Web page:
Others can put me where they want me, and I can't control that. But for me, being "unaffiliated" and label-less has become a vital aspect of my writing as well as my pastoral ministry, for three main reasons.
1) Labeling myself invites you to ignore what I say. If I start writing or get up to speak and begin by telling you that I'm about to give you the conservative/moderate/liberal viewpoint on something, I have just told you to ignore me. If you share my label, you'll be happy and satisfied before you even hear what I say, and you'll only pay attention to stuff that supports your view. If you don't share my label, the hair on the back of your neck will stand up and you'll be suspicious of me before hearing me, and you'll only pay attention to the stuff you disagree with. But if I don't use a label, you might have to listen to what I say, consider my supporting evidence, and make a merit-based judgment. And I as the speaker/writer have to make sure I've done my homework. On occasion, I've been called out because I did not examine all the relevant facts, and I appreciate that, but it makes me a better researcher. This is harder than just rallying your base. It is easier and safer to play to one's "itching ears" (2 Timothy 4:3), something corporate media and politicians are very good at.
Of course, the not listening stuff happens anyway, whether I like it or not. Recently, when a gentleman in my congregation came up to me to express disagreement with a sermon, he prefaced his remarks by saying, "Clearly, you're a _______" (insert supposed political party affiliation). After informing him that I have no political party affiliation, I listened respectfully to his critique. What he revealed is all too common and something I've gotten used to: he had heard me say a bunch of things I didn't say. I used a word or phrase that apparently tipped him off to which camp I belonged to and he didn't really listen to anything I said after that. This is where labels have gotten us. So though I can't control others' thought processes, I'm not going to contribute to the problem by using labels for myself.
2) Refusing loyalty to a group or ideology encourages critical thinking. Outside familial relationships or close friendships, the value of unconditional loyalty is questionable. Tying ourselves to a particular ideological brand or political party is like getting a tattoo of a love interest. What if the relationship goes sour? Anyone who knows something about political or religious history can attest to how drastically things can change...and have changed. It seems more prudent to weigh facts and circumstances in each situation...and each election. Comedian Chris Rock once made it clear what he thinks of ideological loyalty: "Anyone who makes up they [sic] mind before they hear the issue is a damn fool." I'm particularly puzzled by the ways in which I've seen loyalty make people forego ethical distinctions that they would make in any other area of life. For example, take the United States' uncritical support of and loyalty to Israel. I watched in May of 2011 as members of Congress on both sides of the aisle stood and applauded Israeli president Benjamin Netanyahu as he made statements that directly contradicted previous statements and broke previously made promises...which Congress had also applauded at the time. Hello?! I've got a better idea. Let's try to get a little closer to what God did in the Old Testament: support Israel when they behave well, and oppose them when they behave badly. That's how fair minded people operate. Even if Israel is a "friend" of the U.S., every solid friendship involves accountability, not just "multiplying kisses" (Proverbs 27:6). Our society is so polarized into camps based on loyalty that people who see nuance and try to look at all the issues are often ideological misfits. One of the best examples for me is the abortion debate. I see many problems with both of the major "camps" and once wrote an "open letter" to them.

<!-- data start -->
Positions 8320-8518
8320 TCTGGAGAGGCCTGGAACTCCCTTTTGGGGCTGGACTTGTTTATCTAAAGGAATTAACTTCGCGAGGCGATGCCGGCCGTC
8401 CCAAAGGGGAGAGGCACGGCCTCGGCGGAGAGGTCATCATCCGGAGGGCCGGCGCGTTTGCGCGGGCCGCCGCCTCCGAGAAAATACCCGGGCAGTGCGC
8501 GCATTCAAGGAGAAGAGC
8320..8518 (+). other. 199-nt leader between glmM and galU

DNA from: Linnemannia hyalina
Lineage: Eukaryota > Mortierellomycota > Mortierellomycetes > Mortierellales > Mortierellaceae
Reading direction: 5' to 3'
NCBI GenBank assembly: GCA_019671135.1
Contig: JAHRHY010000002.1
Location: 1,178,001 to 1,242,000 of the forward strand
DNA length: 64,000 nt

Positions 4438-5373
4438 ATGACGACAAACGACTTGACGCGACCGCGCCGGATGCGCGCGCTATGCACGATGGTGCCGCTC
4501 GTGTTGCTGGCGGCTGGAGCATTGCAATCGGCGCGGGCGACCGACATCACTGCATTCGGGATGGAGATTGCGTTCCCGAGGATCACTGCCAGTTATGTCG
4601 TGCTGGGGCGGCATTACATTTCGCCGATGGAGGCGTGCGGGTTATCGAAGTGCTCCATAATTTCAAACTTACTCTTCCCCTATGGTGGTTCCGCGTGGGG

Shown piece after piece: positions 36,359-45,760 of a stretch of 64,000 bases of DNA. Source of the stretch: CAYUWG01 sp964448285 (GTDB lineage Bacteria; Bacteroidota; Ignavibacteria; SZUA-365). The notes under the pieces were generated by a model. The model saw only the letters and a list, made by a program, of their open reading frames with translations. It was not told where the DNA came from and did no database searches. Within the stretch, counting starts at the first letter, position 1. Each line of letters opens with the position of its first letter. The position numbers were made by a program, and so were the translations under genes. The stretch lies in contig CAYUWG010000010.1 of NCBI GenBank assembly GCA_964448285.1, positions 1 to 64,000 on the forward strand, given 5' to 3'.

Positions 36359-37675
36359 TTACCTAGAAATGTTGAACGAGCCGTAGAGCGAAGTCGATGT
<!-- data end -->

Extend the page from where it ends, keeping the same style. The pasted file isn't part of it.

There is no such thing as an objective view. But people of faith must at least start the conversation there. When a political issue or policy decision has no clear right and wrong (which is often), we at least need to be mindful that we are choosing between the lesser of evils out of necessity, and that what is "American" is not necessarily "Christian."
- "It costs too much money," while potentially true, is not a biblical2 reason for opposing something (Matt 6:24).
- "This person is not here legally," while potentially true, is not a biblical reason to treat someone as if they don't matter (Ex 22:21; 23:9).
- "This person is poor and needs help," while potentially true, falls short of the biblical distinction between the poor who are oppressed and the poor who have "idle hands" (Proverbs 6:6-11; Ecclesiastes 10:18).
That is the platform from which I speak. From there, if you need your labels, put me where you want me.
1 Not to be confused with the recently formed organization called Unaffiliated Party.↩
2 For insight into what I mean when I say "biblical," see my previous post: Being Biblical: Principle or Precedent?↩